What then will we tell the families of future fallen warriors?  Will they be told their loved ones died for freedom?  Perhaps, if the enemy they fought against has markedly less freedom even then us.  It certainly wouldn’t, couldn’t be said that they died for the same freedom our Revolutionary War, Civil War Union soldiers, or WWII heroes did.  The surviving family members might be consoled by the fact that their loved ones died for their county, for honor, even to protect them, but not freedom as once existed on this continent.  On that sad day, our fallen will make the ultimate sacrifice in the name of nationalism, the homeland, perhaps even Socialism.  On that day, may it never come, our war dead will have given their last breath for no more a cause than a piece of land, some natural resources, or a border on a map.  Memorial Day will be a much different day, a day to mourn more than the loss of American heroes, but of a free country that once existed that was worthy of their sacrifice.

Have a blessed Memorial Day 2016

 

Memorial Day 2016
Pray for those who gave their lives that we may be free, and for the future of our country.  Appreciate every bit of that freedom and guard it jealously.

Many have made the ultimate sacrifice for us to live in freedom.  Do not squander it.  Do not sell it cheaply. Let us strive to be worthy of their sacrifice.   This is what we owe them, that and our eternal gratitude.

The Liberty Relearned Voting Guide: Super Tuesday Edition

 

Election 2016

Voting in the primaries?

The ConstitutionI won’t tell you who to vote for in the primaries, except to say that you should vote for a candidate that speaks of supporting the Constitution at least once in every stump speech.   If a candidate talks a lot about how much money they’ll get for you, and very little of how much of your freedom they’ll protect, you should think twice before you vote for them.  Just sayin’.

Quick thoughts on 2016 election strategy.

Before we know it, the Republican debates will be upon us and we will be made to choose sides.  The debate over the PATRIOT Act has defined those sides. Will we choose the one that promises greater security, or the one that promises greater liberty?  Both are worthy goals.  Chris Christie is right when he says you can’t exercise your civil liberties from a coffin.  Without life, there cannot be any liberty or pursuit of happiness, but nor can you exercise your civil liberties when you have traded them all for security.  It’s a fool’s bargain as Ben Franklin warned us.  It’s an issue that reasonable people can disagree on.

Those who would trade liberty for security should get neither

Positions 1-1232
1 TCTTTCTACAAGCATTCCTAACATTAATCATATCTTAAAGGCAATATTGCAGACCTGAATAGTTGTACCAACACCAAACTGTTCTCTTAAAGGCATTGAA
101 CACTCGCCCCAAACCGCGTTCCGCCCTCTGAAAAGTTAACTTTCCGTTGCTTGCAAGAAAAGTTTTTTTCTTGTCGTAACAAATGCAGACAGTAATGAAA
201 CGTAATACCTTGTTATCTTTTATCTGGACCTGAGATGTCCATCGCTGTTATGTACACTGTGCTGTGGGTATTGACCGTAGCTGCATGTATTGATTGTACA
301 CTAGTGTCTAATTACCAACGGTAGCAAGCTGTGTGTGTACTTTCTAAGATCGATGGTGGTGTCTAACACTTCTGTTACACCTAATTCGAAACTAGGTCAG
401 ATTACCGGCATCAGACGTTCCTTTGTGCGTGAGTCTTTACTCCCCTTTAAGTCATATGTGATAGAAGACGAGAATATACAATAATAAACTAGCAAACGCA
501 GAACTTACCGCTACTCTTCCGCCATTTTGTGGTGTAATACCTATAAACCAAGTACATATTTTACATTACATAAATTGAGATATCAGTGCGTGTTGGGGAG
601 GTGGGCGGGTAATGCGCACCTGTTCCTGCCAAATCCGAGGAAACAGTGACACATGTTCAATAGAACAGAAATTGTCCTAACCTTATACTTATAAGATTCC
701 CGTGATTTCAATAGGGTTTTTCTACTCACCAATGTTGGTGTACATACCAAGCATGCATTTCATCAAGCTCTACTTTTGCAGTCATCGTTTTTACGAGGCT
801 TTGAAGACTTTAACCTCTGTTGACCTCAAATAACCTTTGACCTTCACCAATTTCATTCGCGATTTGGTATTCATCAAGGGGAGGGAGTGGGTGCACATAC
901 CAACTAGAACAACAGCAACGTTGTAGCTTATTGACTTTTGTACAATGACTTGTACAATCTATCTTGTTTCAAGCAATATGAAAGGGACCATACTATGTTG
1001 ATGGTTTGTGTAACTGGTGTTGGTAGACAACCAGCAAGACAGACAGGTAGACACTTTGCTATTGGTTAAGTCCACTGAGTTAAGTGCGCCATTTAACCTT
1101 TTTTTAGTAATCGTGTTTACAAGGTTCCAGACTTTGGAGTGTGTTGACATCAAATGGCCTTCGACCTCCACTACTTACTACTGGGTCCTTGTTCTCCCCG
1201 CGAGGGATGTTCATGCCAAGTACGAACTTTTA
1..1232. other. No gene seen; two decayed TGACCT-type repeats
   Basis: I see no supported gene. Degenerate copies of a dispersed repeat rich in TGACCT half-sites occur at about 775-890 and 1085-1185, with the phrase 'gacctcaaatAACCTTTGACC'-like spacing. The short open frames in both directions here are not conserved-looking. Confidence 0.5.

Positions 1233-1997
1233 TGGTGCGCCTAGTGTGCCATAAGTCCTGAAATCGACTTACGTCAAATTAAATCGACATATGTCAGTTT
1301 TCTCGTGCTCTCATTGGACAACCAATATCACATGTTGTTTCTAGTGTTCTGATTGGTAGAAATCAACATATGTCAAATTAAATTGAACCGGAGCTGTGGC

Ben Franklin knew there’d be times like these.

Given that Republicans will probably remain divided on the issue, the only real question is which one resonates with the voter, and is the best counter for what the Democrats will have to offer.  They (the Democrats) will try to offer us security. No one seriously thinks they will offer us liberty, certainly not as the Founders understood the concept.  The security argument is based on fear, and fear is what the Democrats are good at.  Fear that granny will be thrown off the cliff (metaphorically speaking), fear that the rich will get richer at everyone else’s expense, fear that women will be denied contraception, on and on it goes.

Part of the counter ironically, has been suggested by President himself, or at least his campaign slogan : Hope.  I think we should co-opt the idea.  Where they sell fear, we should sell hope.  Not the emptiness of hoping for more money, should you fit the right constituent group, but hope tied to the one thing needed to bring it life and meaning:  Liberty.

If we follow a strict security line without including liberty in the deal somewhere, we have to out fear monger the professional fear mongers of the left.  That’s not a strategy that provides a viable alternative to what the other side is offering.  Whoever the eventual Republican candidate may be, they must at every turn explain in simple turns what freedoms we Americans have given up in the name of the Liberal vision over the last eight years.  The Republicans need to remind the voters that they no longer have the freedom to engage in commerce or not when it comes to their healthcare.  They cannot chose what elements of healthcare they wish to pay for and which they don’t.  They will not have the freedom to choose what their school’s curriculum is.  Farmers will no longer have the freedom to choose how to manage their land, at least not if there is any water on it.  The freedom to buy cheaper energy created from coal will disappear.

President Reagan’s famous question to the American voter was:  “Are you better off now than you were four years ago?”

freedom qstn
Are you freer than you were eight years ago?

Along those same lines, for this next election I suggest this question:  “Are you freer that you were eight years ago?”

As for the security plank in the platform; let it stand, but not alone.  It must stand along one for libertarian agenda.  Our security will come through our strength and our willingness to support our allies in the war on terror.  It will come when energy can no longer be used as a weapon against us, the Ukrainians, or any of our friends in Europe.  As Rick Perry recently put it:  “If energy is to be used as a weapon, America is going to have the largest arsenal.” Security is necessary, even critical, but only as a means to an end, that end being greater liberty for all Americans.